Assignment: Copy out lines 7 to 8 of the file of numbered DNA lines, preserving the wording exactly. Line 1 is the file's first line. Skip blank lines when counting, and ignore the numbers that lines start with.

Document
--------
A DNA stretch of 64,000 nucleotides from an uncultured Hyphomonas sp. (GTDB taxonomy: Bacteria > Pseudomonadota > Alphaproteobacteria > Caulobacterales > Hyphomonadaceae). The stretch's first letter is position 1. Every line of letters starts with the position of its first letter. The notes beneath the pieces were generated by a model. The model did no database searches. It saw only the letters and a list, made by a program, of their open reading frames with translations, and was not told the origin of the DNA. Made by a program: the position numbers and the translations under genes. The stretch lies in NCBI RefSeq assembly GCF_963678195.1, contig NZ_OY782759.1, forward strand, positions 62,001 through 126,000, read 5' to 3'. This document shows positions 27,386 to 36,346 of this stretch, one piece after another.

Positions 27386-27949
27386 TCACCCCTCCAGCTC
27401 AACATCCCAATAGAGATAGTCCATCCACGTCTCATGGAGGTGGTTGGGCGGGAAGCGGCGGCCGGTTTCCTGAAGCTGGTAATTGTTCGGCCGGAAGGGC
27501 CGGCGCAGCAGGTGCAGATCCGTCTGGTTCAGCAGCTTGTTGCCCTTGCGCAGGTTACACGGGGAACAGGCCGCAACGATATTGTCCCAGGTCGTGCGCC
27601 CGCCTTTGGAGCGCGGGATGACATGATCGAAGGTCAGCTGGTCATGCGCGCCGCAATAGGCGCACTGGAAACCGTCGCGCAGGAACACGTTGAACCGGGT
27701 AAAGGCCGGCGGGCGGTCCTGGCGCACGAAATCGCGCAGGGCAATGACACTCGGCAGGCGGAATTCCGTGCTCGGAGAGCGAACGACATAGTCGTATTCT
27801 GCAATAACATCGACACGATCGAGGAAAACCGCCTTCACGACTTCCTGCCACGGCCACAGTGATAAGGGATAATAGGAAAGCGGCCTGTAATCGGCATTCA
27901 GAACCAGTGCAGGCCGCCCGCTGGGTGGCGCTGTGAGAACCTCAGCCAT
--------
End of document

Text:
27701 AAAGGCCGGCGGGCGGTCCTGGCGCACGAAATCGCGCAGGGCAATGACACTCGGCAGGCGGAATTCCGTGCTCGGAGAGCGAACGACATAGTCGTATTCT
27801 GCAATAACATCGACACGATCGAGGAAAACCGCCTTCACGACTTCCTGCCACGGCCACAGTGATAAGGGATAATAGGAAAGCGGCCTGTAATCGGCATTCA